Minister of Interior Sar Kheng’s recent private trip to France has drawn public attention and fuelled speculation about his health, among other things.

According to the interior ministry’s announcement on August 22, Sar Kheng travelled to France on August 22 and will remain there through September 5 in order to attend to private matters and personal business.

The ministry’s announcement said his departure came after permission was granted by Prime Minister Hun Sen, but there was no official purpose for the trip and that it would be up to Sar Kheng himself as to whether he would reveal any more details.

During his absence, the permanent secretary of state at the interior ministry, Sak Setha, will be acting minister of interior and will take over all of Sar Kheng’s duties until he returns.

Interior ministry spokesman Khieu Sopheak reiterated to The Post on August 23 that Sar Kheng’s trip to France was for personal matters and thus not a matter appropriate for him to provide further comment on.

“It’s for his personal business, it’s unofficial. It is just personal travel like if you travelled to your hometown on the weekend or when you have a day off,” he told The Post.

Kin Phea, director of the Royal Academy of Cambodia’s International Relations Institute, said because Sar Kheng was a very high-ranking official in the government as well in the Cambodia People’s Party and second in seniority and rank only to Hun Sen, this made him a public figure with the celebrity status that comes with being a leader or holding a position of power today.

Thus, his departure, for any reason or no reason at all, inevitably made people curious and attracted media attention, Phea said.

He said the public and the media may speculate about his health or gossip about other political issues harmlessly, but the truly malicious rumours can always be traced back to the opposition groups or anti-government activists.

“If Samdech Kralahom [Sar Kheng] left abruptly, people will say on social media that maybe he has a serious health problem or something like that, it always comes up,” Phea said.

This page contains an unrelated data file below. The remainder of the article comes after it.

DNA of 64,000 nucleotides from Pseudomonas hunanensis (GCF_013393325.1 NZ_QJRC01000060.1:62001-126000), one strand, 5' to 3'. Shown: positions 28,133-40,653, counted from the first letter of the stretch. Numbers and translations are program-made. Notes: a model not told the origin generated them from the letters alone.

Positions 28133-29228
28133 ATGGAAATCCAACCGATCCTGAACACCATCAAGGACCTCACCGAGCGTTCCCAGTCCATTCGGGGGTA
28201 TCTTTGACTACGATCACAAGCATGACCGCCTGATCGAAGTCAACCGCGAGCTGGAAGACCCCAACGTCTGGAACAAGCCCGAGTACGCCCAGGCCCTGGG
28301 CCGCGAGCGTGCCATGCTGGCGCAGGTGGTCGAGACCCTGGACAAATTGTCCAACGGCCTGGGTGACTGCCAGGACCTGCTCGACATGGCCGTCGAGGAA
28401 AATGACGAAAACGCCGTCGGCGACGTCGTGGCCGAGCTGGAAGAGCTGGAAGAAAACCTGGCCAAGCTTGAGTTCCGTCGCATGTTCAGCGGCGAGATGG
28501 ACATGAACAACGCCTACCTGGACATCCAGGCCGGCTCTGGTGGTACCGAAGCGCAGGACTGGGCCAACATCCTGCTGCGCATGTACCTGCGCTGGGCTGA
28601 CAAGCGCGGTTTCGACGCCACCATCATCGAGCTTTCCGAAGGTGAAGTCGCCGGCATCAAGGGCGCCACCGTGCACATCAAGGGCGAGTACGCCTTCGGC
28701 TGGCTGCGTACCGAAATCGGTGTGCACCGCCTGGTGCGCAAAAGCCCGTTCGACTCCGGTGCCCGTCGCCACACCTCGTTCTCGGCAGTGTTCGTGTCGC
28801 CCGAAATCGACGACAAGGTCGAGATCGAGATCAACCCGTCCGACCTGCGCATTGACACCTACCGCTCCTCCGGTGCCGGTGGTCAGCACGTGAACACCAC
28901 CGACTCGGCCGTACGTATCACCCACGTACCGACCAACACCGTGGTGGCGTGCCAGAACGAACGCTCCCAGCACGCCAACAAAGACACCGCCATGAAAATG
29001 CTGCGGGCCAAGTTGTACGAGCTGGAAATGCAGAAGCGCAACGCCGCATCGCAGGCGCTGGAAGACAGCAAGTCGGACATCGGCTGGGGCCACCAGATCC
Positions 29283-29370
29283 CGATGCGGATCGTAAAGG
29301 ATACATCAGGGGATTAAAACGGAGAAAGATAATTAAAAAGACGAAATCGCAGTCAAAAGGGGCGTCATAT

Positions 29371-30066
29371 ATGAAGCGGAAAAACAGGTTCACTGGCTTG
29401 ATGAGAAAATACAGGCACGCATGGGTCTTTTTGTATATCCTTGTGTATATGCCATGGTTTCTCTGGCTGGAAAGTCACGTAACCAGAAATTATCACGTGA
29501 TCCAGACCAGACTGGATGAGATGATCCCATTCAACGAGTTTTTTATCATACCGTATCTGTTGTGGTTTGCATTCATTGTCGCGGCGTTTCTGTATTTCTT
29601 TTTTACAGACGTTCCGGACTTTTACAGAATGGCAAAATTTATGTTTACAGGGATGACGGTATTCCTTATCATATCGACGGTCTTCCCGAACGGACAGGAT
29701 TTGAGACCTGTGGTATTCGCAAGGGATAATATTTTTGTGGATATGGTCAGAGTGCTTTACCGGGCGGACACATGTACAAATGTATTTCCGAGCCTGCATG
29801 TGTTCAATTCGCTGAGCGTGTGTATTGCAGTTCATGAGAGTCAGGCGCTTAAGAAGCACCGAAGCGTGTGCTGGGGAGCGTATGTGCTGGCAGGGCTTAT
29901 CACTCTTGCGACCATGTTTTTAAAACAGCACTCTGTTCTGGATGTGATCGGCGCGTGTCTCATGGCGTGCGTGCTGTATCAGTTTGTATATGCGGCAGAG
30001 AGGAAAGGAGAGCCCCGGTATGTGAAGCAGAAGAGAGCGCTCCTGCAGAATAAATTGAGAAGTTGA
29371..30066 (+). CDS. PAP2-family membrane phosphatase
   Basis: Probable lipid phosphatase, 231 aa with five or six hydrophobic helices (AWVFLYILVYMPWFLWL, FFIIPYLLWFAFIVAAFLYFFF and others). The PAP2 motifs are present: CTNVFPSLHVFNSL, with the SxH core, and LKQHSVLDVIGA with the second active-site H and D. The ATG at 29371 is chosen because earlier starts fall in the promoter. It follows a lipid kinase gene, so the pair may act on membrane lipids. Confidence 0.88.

He said that this sort of gossip is bandied about whenever someone of his rank in the national leadership breaks from their normal routine in any manner, whether to travel abroad or if they cancel their meetings for the entire week or if they are simply quietly working as usual but out of the public’s eye for a period of time.

In response to a question regarding whether Cambodian leaders should have time for vacations, Phea said that senior government officials rarely have private time for vacations, which is very different from leaders in the west who typically plan some leisure time into their schedules.

Cambodian leaders may also have time off from work as ordinary citizens do, Phea said, but such vacations are less frequent for senior Cambodian officials. So infrequent, in fact, that the very notion that Sar Kheng may be taking one is a matter of controversy somehow.

“Sometimes if we use the word vacation in connection to the high ranking leaders, it seems to carry a bad connotation, with people who think their leaders should be forever at work without any time for relaxation,” Phea said.

“It is different from other cultures where they can take time off to enjoy the summer weather or go play golf for a weekend. They are allowed some time for relaxation,” he said.